4 crowdfunding pitfalls you need to avoid

Today, I’ll be going over 4 crowdfunding pitfalls you need to avoid. For those that don’t know what crowdfunding is, I’ll explain. Crowdfunding is the practice of raising funds for projects, charity, events, or personal needs. Kickstarter, GoFundMe, and IndieGogo are just a few of the websites that folks use to raise their needed funds. As a musician, crowdfunding may primarily be used for touring or a new album lunch. Fundraising is crucial for musicians that may have the fans, but not the financial support to jumpstart a new project.

4 crowdfunding pitfalls you need to avoid

The art of raising funds definitely makes musicians nervous. Musicians might question their worth or are afraid to look shady. But the truth is – you bring value to this world because of your music, and fundraising isn’t shady. It’s a trusted practice by many businesses. It CAN be shady, though, if you’re not ethical and honest with how you fundraise and how you manage the funds. Deliberate shadiness is a sure fire way to ruin your credibility.

So, here are 4 major crowdfunding pitfalls to avoid and ensure you put your best foot forward.

Pitfall #1: Setting unrealistic goals.

Part of setting realistic goals is planning. If you’re recording an album, write down a comprehensive list of everything that it will cost you. This includes anything from paying your producer, someone to master your mix, a graphic designer for all your designs (including album, social, and marketing materials), shipping costs, distributor fees, marketing expenses, advertising, PR costs, merchandise material you’d like to have on hand for bundles, any sort of video production, etcetera. Leave no stone unturned when you’re crafting a number.

As you’re thinking about costs, do your research. Don’t just guess, because you may under reach and not have enough funds; or, you might be asking for too much.

So, set realistic goals by crafting a comprehensive list with realistic research. Do one project at a time versus an entire budget for all your projects. This way you can streamline communication with your fans, while also managing your strategies more clearly.

Pitfall #2: You don’t communicate backers or potential backers.

One way folks may be perceived as shady is not communicating well. Use crowdfunding as an opportunity to continue telling your story as a musician. When people buy something, often times it’s not just about what they buy, but the why behind the project that provokes someone to buy. So, share what your hoping to accomplish, why it’s important to you, and what you think your fans would enjoy it. This is an excellent way to get the conversation going between you and your fans, and hopefully your fans and their friends.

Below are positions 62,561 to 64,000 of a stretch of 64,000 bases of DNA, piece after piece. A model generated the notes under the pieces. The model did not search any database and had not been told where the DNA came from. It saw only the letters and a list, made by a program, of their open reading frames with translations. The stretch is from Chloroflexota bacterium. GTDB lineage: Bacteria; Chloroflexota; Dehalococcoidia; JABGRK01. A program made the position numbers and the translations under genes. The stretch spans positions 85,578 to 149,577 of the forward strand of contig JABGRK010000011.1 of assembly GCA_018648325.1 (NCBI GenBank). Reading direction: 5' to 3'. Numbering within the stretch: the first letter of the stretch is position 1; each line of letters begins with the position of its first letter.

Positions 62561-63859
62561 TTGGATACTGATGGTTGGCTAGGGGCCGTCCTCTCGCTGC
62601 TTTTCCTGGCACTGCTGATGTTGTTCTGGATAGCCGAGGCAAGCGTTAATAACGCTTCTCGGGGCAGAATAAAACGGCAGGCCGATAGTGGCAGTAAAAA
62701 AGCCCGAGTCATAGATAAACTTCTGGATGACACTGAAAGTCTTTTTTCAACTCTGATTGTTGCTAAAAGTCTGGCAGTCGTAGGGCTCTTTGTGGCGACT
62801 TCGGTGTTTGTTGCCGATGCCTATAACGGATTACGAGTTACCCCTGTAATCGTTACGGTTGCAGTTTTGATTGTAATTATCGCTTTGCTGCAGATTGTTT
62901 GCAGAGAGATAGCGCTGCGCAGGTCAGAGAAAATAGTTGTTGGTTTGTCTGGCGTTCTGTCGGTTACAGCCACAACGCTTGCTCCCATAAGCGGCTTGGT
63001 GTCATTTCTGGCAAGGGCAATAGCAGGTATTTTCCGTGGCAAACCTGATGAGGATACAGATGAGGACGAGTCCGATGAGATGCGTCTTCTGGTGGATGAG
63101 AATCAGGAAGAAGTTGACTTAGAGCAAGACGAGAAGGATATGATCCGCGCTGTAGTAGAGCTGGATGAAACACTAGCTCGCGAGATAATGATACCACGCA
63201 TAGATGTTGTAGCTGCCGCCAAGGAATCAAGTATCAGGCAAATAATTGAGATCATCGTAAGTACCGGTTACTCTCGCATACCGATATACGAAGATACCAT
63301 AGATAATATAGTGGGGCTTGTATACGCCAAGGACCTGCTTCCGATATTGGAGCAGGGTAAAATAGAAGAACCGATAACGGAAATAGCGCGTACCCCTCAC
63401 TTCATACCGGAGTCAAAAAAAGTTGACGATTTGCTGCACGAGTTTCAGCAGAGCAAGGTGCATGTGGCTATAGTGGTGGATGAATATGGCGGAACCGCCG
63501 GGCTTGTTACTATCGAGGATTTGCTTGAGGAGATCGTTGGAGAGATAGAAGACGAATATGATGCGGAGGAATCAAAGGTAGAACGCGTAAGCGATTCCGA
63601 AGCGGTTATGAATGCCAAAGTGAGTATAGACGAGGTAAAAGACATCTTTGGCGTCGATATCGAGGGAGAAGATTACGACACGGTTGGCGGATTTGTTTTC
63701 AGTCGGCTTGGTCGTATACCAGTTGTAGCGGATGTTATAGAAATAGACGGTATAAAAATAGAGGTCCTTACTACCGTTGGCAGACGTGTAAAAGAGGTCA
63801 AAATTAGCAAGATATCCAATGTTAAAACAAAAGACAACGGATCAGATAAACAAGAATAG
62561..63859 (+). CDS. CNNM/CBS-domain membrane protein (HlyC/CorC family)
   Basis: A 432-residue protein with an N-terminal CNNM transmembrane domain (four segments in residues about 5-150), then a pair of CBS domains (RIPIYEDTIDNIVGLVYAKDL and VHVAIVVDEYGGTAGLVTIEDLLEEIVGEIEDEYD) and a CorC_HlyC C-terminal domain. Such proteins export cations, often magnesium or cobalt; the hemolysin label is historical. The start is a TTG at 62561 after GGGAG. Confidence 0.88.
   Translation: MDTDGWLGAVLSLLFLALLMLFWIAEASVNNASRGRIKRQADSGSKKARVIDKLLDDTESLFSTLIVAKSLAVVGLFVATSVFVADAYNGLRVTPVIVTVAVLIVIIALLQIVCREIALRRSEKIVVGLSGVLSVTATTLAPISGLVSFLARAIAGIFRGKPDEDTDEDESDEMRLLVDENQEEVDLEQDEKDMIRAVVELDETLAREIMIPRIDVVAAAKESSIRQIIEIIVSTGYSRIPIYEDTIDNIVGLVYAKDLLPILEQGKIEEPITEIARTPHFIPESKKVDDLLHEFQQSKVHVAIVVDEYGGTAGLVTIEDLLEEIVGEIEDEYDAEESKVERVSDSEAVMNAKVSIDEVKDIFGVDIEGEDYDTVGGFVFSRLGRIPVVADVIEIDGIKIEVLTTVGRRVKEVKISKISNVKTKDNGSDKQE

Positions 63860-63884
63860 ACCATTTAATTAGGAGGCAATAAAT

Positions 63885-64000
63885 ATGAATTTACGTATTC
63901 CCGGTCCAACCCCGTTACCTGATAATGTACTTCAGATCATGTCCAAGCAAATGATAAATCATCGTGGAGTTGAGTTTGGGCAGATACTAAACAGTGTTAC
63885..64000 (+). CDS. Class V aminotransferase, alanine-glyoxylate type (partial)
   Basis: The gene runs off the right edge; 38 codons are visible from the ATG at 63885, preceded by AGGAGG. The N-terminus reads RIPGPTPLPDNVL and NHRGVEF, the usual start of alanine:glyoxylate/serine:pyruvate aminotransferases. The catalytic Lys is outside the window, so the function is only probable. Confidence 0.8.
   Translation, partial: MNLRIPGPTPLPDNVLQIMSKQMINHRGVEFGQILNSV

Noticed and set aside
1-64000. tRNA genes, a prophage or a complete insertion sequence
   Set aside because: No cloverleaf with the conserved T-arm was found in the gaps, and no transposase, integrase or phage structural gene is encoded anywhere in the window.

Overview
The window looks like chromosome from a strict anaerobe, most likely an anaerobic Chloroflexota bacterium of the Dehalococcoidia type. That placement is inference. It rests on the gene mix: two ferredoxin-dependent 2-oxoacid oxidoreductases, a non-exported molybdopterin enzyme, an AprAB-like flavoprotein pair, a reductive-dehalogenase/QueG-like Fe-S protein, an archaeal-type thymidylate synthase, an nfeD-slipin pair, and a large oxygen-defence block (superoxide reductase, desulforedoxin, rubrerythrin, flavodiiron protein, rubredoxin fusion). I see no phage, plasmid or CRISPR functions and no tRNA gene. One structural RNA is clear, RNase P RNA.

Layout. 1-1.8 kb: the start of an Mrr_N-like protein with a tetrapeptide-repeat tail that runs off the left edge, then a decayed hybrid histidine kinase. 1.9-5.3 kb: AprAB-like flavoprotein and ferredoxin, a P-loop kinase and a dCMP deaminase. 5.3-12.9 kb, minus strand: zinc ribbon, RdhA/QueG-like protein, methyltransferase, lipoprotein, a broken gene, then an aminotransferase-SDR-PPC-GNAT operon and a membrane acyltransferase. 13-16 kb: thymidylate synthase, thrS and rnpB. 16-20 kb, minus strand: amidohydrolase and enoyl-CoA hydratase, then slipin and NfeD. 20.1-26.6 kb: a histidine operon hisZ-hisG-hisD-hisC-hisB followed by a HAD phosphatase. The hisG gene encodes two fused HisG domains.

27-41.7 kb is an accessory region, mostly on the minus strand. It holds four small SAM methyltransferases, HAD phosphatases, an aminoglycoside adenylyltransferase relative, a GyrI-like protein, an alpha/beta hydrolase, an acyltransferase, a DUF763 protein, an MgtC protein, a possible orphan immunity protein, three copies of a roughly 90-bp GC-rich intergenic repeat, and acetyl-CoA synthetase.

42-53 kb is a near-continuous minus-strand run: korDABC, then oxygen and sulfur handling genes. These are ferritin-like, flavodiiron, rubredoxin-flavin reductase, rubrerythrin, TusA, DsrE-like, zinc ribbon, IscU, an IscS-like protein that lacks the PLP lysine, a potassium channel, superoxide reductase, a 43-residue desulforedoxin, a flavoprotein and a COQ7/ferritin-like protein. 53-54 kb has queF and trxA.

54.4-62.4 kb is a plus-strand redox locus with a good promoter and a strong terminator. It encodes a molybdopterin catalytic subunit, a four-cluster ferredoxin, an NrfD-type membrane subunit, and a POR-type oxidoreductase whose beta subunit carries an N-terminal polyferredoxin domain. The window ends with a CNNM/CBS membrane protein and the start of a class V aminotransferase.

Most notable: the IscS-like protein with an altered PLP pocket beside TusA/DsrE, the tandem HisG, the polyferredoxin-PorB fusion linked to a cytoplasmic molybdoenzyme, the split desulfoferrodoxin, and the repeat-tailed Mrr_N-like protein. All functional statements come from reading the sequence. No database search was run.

Logistically, fans should be in the know with how you’re using the funds and the timeline for the project. Give frequent updates on how progress is moving along, while also thanking your backers for their support.

And before you even launch your crowdfunding campaign, make sure to build buzz around it at least one or two months before so you can build support. Having support from your super fans on social is a great way to build trust with potential fans.

Pitfall #3: You’ve got crappy perks.

Research is crucial to a successful crowdfunding campaign. Make sure to research campaigns that are similar to yours. Take notice of the different perks they offer. Why might one be more popular than the other? What could improve the perk in your context? You could even ask forums and groups related to your niche for ideas. You might even ask your fans directly what they’d like most and toss it to a vote on social.

You don’t want to overwhelm your fans with a boatload of perks either. Keep it to 3-4. You also want to consider your own budget and how much merchandise you have on hand!

Pitfall #4: You miss the marketing opportunities.

It’s tempting to just create a crowdfunding campaign, toss up a social post and hope for divine discovery by thousands of flocking fans. But this isn’t the case for any DIY musician. You gotta do the work. And this kind of work requires research, strategy and implementation.

If you have little to no fanbase, crowdfunding will be a challenge. You might get a few friends and family supporting you, but you need to start growing your fanbase and generate interest. Otherwise, with no marketing campaign there’s no momentum or meaningful progress.

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